To some extent, these specific concerns are already accounted for in the existing legal system. An apparently less well-known fact about the HIPAA and EMTALA regulations is that, when the HHS Secretary declares a public health emergency and the President declares an emergency or a disaster pursuant to the National Emergencies Act or the Stafford Act, HHS can issue an “1135 waiver” that temporarily suspends sanctions for noncompliance with certain provisions under both HIPAA and EMTALA.2 These waivers have been enacted in the past, and can be put in place quickly (and retroactively) during a disaster setting.

Florida’s Hood, however, cautioned about taking this comfort too far, noting that “many states have laws about medical confidentiality which are stricter than HIPAA.”

Hood and others noted that the 1135 waivers do not impact these more restrictive state-level laws. The recommendation was that states should individually evaluate their laws and put in place emergency orders to remove barriers to emergency response.

Legal Triage

Regardless of what legal rules are in place, or what standards have been agreed to, the legal landscape will be constantly shifting during an emergency, and participants will likely have to adjust their response accordingly.

Johns Hopkins’ Hodge introduced his own concept of “legal triage” to define how healthcare administrators must constantly adjust their operating procedures throughout an emergency to remain consistent with the evolving situation (Hodge and Anderson, 2008; Hodge et al., 2009). “It’s about prioritizing … legal issues in real time to construct a favorable legal environment … that facilitates legitimate public health responses during emergencies,” said Hodge. “Once an emergency has been declared, by design the legal landscape changes…. [I]t changes instantly and it can change drastically, and depending on how it changes, based on the type of emergency that we’re involved with, the legal responsibilities and liability protections and altered standards of care issues come into play.”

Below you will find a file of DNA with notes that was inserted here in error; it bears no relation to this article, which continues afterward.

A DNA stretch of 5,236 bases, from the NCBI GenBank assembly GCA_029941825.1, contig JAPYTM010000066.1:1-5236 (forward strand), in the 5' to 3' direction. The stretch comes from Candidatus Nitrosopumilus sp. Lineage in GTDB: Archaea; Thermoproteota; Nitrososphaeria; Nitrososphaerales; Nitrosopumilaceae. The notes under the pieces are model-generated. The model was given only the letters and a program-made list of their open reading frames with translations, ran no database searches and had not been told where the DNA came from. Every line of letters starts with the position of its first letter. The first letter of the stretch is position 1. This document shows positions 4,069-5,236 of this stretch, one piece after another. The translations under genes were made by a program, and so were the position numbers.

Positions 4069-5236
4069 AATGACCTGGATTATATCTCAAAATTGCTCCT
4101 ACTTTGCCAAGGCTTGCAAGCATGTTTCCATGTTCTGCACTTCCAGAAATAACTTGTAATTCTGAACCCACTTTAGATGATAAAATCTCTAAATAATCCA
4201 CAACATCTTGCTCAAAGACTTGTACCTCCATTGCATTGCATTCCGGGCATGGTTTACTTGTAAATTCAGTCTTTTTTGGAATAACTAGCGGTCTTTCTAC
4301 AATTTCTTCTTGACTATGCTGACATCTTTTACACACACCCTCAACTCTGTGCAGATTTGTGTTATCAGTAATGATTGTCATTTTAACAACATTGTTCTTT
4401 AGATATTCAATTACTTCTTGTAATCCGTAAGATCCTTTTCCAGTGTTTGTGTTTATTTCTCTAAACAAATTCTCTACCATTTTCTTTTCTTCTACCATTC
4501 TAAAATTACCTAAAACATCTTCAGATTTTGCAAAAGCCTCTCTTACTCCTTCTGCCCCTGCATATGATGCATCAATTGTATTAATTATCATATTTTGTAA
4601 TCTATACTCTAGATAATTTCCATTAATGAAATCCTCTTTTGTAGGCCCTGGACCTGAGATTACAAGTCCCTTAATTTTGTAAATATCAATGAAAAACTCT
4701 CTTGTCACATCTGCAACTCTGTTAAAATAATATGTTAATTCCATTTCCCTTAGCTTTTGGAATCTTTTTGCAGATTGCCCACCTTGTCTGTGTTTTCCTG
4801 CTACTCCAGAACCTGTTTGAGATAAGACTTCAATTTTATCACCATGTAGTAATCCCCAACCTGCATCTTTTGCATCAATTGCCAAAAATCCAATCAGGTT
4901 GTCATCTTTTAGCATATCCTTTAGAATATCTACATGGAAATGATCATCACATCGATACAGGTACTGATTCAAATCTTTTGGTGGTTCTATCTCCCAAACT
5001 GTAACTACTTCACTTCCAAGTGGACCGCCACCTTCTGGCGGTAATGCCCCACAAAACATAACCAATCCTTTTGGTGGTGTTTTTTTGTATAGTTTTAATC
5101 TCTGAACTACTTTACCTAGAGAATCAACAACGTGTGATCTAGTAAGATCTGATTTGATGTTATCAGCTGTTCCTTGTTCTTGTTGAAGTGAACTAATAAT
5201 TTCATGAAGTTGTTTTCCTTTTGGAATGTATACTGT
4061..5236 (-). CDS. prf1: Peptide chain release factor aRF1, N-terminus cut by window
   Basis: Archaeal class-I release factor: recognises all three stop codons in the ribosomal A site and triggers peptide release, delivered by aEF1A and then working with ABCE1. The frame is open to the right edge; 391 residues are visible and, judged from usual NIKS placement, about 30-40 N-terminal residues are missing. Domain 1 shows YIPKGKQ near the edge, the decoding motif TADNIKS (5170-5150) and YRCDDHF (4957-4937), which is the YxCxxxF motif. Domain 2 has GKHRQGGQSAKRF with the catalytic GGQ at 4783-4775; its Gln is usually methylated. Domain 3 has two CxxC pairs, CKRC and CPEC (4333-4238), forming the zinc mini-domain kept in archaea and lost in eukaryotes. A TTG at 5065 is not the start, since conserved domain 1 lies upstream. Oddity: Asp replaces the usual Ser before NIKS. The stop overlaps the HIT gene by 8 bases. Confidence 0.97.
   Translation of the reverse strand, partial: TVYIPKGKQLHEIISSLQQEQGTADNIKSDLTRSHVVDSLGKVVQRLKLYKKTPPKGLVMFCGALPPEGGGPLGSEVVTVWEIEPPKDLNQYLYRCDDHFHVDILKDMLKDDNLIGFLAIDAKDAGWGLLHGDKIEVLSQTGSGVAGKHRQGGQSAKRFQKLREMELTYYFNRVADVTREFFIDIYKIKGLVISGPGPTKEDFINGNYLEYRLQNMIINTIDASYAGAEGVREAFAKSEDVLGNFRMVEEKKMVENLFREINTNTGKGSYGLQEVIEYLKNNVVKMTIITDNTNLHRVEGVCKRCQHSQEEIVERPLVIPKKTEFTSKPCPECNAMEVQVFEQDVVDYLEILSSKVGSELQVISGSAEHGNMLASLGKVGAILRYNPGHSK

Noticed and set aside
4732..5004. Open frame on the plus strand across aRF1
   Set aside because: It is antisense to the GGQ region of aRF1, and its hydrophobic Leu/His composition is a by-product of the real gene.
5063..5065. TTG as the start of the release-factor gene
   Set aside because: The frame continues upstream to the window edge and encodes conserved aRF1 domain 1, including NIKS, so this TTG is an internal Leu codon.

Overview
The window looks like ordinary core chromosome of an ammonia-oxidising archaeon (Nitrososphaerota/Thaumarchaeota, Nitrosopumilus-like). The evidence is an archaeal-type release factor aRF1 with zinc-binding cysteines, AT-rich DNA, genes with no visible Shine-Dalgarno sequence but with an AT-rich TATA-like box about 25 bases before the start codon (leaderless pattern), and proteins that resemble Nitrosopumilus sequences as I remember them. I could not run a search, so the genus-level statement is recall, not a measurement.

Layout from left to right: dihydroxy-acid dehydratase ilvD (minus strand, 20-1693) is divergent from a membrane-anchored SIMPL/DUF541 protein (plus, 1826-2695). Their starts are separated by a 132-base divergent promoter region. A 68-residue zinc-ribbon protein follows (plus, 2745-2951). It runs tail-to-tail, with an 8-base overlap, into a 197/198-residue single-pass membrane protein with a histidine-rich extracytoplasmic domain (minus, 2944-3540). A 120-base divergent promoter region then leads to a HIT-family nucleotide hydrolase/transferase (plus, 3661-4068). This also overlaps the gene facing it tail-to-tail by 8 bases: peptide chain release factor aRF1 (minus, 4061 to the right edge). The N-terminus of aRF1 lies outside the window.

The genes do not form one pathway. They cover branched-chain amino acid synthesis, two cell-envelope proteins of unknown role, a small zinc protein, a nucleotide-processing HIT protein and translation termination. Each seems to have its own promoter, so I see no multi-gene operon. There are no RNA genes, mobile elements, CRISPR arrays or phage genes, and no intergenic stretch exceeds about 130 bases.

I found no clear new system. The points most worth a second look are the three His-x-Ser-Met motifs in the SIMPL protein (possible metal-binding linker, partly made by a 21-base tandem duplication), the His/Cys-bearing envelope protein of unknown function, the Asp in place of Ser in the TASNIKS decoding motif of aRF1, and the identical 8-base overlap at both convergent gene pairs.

Hodge noted that since September 11, 2001, many new laws have been put into place governing emergency response and disaster preparedness. Forty-two states now officially allow for a declaration of disaster, and 26 states specifically define a public health emergency. The peculiarities of how those disasters are declared and what the term “disaster” actually means, legally, varies in nearly every case. Quite often there are different levels of declaration. “Your deployment, your abilities, your authorities, your liabilities, immunities are all dependent upon that level of an emergency,” explained Hodge.

In the midst of a disaster, having a legal team in place that is ready to respond to and interpret those evolving legal standards can be just as important as having the right medical triage and response teams. The message throughout the meetings was that if communities did not take care of the legal issues, much of the other planning would be significantly less effective.

Education and Training

As well-designed and thoughtful as any legal liability protections or other crisis standards laws may be, their effectiveness rests on whether hospital administrators and their legal counsel know they exist.

A theme that emerged from the legal discussions was that the natural reaction at many hospitals is to protect against liability and limit activity, barring clear guidance otherwise. That will likely be the prevailing wisdom in the confusion sure to accompany a true healthcare disaster.

Workshop participants repeatedly observed that significant work was needed to disseminate information about legal liability protections to healthcare providers, even in those states that have tackled the problem head-on.

Copyright © 2010, National Academy of Sciences.
Bookshelf ID: NBK32742